We are responsible for our own irresponsibility, even if we refuse accept that responsibility.
If we do not choose our philosophy, a philosophy will choose us, and make us its host.
Perhaps that philosophy will tell us that we are socially determined, and that we are not responsible for how we are. But, for whatever reason, many such philosophies, hold others responsible. But these impersonal forces require us to act in certain ways… out of what? Justice…?
It is interesting how the very people who profess nihilism are the most horrified to be accused of immorality. They have no metaphysical support for morality, yet they take the “epiphenomenon” of guilt and shame far more seriously than those who give morality metaphysical significance.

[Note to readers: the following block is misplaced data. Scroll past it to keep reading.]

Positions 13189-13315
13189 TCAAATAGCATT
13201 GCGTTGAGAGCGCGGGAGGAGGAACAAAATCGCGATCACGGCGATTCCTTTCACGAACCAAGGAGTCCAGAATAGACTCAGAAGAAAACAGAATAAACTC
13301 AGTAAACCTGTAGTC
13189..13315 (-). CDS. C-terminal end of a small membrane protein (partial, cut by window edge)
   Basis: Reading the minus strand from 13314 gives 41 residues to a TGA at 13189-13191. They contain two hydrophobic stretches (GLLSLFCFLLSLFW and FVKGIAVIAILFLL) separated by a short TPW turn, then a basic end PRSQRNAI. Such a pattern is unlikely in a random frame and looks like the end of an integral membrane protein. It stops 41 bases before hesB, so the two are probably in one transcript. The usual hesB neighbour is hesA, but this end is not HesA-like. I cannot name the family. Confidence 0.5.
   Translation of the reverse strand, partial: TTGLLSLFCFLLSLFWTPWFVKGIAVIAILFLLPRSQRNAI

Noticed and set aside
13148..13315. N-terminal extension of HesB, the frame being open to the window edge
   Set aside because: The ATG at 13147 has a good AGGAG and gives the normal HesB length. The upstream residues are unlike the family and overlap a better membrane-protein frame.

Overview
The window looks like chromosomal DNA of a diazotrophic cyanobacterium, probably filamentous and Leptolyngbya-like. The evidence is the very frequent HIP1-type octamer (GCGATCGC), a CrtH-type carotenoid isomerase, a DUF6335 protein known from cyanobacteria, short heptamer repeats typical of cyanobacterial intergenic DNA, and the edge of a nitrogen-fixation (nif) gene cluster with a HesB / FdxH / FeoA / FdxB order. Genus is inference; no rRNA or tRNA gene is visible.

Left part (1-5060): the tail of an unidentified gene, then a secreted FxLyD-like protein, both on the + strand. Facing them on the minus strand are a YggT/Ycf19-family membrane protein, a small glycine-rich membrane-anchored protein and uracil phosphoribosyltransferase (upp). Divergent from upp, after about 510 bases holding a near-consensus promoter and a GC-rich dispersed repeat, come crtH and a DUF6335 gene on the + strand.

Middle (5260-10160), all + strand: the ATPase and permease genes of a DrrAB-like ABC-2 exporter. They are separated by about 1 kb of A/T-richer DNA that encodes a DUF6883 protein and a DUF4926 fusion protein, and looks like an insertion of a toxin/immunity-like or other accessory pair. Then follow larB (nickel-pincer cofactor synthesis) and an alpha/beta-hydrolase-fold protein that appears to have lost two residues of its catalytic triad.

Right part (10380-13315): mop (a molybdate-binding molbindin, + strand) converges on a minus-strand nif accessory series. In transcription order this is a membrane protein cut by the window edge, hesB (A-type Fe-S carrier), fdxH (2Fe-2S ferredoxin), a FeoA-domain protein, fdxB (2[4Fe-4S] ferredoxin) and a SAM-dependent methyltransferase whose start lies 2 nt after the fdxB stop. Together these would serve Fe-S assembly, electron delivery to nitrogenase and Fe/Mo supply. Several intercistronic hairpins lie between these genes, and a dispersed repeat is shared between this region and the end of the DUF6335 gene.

It is hard not to suspect them of theoretical whistling in the dark — that they profess nihilism precisely because their belief in morality and their feelings of shame are too deeply felt and too undeniable — and acknowledging them as real and valid is too much to bear.
So the emotions are accepted as real but epiphenomenal, and the cause of the emotions is bracketed and shot into the noumenal vacuum.